With the fretboard cut, radiused and slotted, we moved on to the more detailed work, starting with binding.
We went with a traditional ivory ABS binding (traditional for a Les Paul at least) that will match the pick-guard and pickup surrounds. Since the binding is made of ABS plastic, it melts in acetone, which means you can simply brush some acetone on the back of the binding, and on the wood, and then press the binding up against the wood. The melted plastic will re-cure in contact with the wood, and act as its own glue. We also melted some pieces of binding in a bowl with acetone to make a paste that we could use to fill in any gaps, though we ended up not needing it. At first, we had some melty-droopyness on the binding, immediately after installation. This was no problem, as we sanded and scraped the binding down flush with the fretboard, and all of the wrinkly parts were removed.
At first, we intended to the traditional Les Paul markers in the fret board. We even got as far as cutting out the shapes and laying them out. The thing is, these are pretty complex shapes – the sides are curved, so it was difficult to get the shapes themselves exactly right. I think we could have lived with the slight imperfection, but I did a dry-run where I cut the opening and installed one of the shapes on a piece of scrap, and cutting the inlay opening in the board for those shapes is not an amateur task. Maybe with some more practice, that’s something I’ll do in the future, but for now, we decided to go with a more conservative marker-dots approach.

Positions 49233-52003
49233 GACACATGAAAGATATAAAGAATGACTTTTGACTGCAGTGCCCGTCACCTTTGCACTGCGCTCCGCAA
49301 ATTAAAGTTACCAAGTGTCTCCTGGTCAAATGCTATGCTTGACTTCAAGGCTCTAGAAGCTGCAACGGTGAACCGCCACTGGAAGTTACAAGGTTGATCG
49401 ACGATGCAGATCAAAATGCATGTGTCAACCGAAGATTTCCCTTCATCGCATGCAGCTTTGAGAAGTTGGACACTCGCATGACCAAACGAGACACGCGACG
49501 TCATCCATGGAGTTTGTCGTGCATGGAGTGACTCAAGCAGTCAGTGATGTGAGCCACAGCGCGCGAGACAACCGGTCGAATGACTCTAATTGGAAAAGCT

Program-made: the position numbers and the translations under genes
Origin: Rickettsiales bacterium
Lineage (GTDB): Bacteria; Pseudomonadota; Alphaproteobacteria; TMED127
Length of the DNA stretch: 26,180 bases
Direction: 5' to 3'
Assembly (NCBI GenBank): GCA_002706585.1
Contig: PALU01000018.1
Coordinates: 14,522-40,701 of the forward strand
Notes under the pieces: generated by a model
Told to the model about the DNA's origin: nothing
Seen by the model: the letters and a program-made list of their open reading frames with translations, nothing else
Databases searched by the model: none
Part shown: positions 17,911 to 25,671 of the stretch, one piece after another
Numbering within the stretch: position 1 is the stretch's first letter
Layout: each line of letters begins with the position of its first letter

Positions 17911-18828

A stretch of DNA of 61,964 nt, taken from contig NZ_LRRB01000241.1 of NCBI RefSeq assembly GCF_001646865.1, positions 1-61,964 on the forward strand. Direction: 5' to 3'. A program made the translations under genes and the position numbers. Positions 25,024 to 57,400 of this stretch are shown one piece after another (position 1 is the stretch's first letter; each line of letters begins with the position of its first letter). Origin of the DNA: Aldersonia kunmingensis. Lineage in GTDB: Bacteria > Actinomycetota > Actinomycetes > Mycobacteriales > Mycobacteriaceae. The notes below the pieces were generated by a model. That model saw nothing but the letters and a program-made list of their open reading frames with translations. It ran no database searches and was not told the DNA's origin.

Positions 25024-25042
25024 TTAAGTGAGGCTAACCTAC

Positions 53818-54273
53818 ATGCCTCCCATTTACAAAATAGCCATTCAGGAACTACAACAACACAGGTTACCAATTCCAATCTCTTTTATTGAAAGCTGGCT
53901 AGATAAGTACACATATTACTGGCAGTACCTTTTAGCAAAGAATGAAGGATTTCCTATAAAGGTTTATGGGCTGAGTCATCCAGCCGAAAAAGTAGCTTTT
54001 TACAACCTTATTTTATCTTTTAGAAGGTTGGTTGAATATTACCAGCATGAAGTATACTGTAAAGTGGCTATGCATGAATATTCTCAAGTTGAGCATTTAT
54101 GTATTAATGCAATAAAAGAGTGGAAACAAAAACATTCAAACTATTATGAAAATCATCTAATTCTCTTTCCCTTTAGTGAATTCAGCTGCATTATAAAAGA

So Josh laid out the dot positions and I cut (traditional Gibson clay) dots out of some clay poker chips we had on hand. The combination of the sot clay dots and the porous wenge board conspired to leave us with not-quite-perfectly round dots, but, again, we’re ok with a little imperfection in the dots. Then, to give it a little personality, we decided that a simple (i.e. all straight lines) inlay at the 12th fret was worth taking a chance on. It turned out great, and we were very happy.
Up next is a little work on the body and then back to the fretboard for actual fret installation. Stay tuned!